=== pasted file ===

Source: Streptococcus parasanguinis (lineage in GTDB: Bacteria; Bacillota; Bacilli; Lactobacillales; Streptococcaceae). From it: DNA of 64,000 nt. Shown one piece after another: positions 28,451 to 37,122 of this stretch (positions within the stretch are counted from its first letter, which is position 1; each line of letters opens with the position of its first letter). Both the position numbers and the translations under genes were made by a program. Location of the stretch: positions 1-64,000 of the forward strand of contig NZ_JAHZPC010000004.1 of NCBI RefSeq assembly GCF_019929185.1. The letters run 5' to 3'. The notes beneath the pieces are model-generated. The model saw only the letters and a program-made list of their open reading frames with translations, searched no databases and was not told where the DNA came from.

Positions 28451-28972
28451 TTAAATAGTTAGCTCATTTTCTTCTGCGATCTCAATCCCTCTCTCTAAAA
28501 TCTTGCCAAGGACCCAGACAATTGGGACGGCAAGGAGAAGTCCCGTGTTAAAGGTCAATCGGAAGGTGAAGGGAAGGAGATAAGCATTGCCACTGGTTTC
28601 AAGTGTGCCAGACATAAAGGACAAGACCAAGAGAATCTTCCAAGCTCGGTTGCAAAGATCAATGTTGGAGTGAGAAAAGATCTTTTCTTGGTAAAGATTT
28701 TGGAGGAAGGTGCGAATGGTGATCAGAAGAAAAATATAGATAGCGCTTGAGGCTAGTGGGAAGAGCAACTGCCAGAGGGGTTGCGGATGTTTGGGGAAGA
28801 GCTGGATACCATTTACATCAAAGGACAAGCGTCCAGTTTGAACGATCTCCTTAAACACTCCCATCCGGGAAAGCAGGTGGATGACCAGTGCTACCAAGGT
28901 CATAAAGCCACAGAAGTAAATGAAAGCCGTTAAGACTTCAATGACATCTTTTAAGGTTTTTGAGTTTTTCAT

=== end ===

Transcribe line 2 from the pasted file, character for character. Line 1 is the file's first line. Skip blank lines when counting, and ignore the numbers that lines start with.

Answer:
Positions 28451-28972